Defari conducted by Bill "Low Key" Heinzelman  

Defari Interview: Behold My Life

June 2005

If mic skills translated into record sales, Defari would be a rich man. For almost 10 years the West Coast veteran has been overlooked by the average rap fan who is more concerned with flash rather than substance. Still, Defari has gathered a solid underground backing around the world due to his various appearances with Tha Liks and Dilated Peoples, and his two solo albums Focused Daily and Odds And Evens. Defari's latest release is a collaborative effort with DJ Babu called The Likwit Junkies. The duo rekindles the spirit of great Hip Hop tandems that have come before them, like Pete Rock & CL Smooth and Gangstarr. While promoting his LJ's album, MVRemix spoke with Defari about his new project, as well as his third solo album Street Music.

MVRemix: How did this Likwit Junkies album with DJ Babu come about?

Defari Herut interviewDefari: About 10 months ago, I took the idea to Babu and he was all for it, because we had recorded so much material already, and it all came out great. At the same time, I took it to Ben at ABB Records, and he was down with it. That was pretty much it, and after that, we started working on the album.

MVRemix: How was it working with Babu for a whole album? What was the chemistry like?

Defari: It's pretty much organic. Its like a natural combination, because me and him have similar DJing backgrounds, similar feelings for Hip Hop, and similar tastes in music. So it's a natural hook up. It was long overdue, to be honest with you.

MVRemix: You used to DJ? I didn't know that.

Defari: Yeah, that is pretty much how I started to really get into Hip Hop.

MVRemix: Have you been pleased with how the album has been received and the responses you have gotten?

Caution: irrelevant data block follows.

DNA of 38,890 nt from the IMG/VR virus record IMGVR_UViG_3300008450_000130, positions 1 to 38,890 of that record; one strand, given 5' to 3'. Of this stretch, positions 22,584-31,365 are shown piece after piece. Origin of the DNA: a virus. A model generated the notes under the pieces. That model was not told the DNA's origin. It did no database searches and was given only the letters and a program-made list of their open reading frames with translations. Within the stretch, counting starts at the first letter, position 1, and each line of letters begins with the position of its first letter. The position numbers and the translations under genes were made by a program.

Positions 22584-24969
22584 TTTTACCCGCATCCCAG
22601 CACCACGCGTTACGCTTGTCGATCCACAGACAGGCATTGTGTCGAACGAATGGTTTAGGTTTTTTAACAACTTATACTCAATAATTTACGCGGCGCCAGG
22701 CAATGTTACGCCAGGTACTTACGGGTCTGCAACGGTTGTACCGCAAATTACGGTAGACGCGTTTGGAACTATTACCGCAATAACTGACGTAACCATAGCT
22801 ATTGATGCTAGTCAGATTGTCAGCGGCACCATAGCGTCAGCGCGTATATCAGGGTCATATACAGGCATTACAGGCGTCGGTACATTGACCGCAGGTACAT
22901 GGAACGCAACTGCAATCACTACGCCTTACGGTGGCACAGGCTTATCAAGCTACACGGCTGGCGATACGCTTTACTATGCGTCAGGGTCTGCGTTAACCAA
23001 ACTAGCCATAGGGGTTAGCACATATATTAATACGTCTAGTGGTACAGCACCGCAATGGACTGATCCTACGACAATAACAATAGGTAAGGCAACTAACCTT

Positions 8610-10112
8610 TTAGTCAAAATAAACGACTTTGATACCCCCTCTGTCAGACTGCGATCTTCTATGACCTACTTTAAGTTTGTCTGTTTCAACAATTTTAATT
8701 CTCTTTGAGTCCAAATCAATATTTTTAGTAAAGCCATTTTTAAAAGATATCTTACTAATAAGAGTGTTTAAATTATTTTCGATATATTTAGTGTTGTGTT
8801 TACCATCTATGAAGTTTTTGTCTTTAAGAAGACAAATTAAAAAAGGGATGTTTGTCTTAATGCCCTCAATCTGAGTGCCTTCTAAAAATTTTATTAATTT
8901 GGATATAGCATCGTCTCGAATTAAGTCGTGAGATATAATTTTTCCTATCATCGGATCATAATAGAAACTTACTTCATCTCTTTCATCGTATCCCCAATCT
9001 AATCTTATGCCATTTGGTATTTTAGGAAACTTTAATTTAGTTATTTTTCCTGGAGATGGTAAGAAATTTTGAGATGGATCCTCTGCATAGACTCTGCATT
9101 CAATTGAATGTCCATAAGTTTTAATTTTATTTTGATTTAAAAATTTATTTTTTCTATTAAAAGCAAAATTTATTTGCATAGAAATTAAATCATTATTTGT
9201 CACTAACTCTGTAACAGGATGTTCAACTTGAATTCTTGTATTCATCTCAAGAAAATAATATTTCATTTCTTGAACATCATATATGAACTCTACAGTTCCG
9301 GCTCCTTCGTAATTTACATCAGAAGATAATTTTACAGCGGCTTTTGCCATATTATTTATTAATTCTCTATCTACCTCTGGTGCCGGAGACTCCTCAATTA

Defari: Yeah, for the most part we have been very happy. The in-stores have been packed with people, so its been a good look. We have a new single coming called "Ghetto", with "Brother" as the b-side. We are also about to hit the road, so we are really excited about the whole thing.

MVRemix: Lets go back to your last album Odds And Evens. Were you happy on how the album turned out?

Defari: I was happy about the actual product, because my shit was crackin' on that album. The sonic value of Odds And Evens I was very happy with. But the marriage with High Times was a mystery.

MVRemix: So you weren't feeling the promotion?

Defari: Na, I wasn't feeling how they worked the music. It was a fictitious entity, it wasn't even a label. It was fiction! So the business side was real wack, but the product was phenomenal. For those of you who don't have that album it's a must have!

MVRemix: What do you mean by the label was fictitious? There was no set up for anything like that?

Defari: It wasn't a label! It was one person running shit, Devon, and he was doing the best he could. But the head of the label was basically a weenie!

MVRemix: Overall, do you feel your are overlooked or underrated?

Defari: I feel like that in one way, because of the talent I see being successful nowadays, Plus, my lyrical skills. So in that way, yes I feel underrated. But at the same time, its all music, and I'm a fan of the music. I really feel blessed to even have thousands and thousands of people that have heard me worldwide. I try to focus more on that, than feeling that I am underrated or overlooked. I try and focus on the positive and keep building. Because at the end of the day its all about the music and your catalogue. Regardless, whoever doesn't recognize my talent at this moment, at the end of the day I will go down as one of the greatest to ever done it coming out of L.A..

MVRemix: Do you think you being overlooked has to do with there being a subliminal bias against the West Coast?

Defari: Well, there has been traditionally, being that the majority of the heavyweight magazines and media, like Viacom, are based on the East Coast. So a few of us do get out there and do it big, which is dope for the West Coast, like Snoop and The Game. Their success is real big for us, and not to forget one of the greatest ever, Ice Cube, and the list goes on - Ice T, King T, WC, Dre. But we are still overlooked to this day, and look at all the people I just named. I think that has to do with things not being centralized here in L.A., in terms of the media. If the West Coast had a big media presence, you would see and hear more of us.

>> continued...

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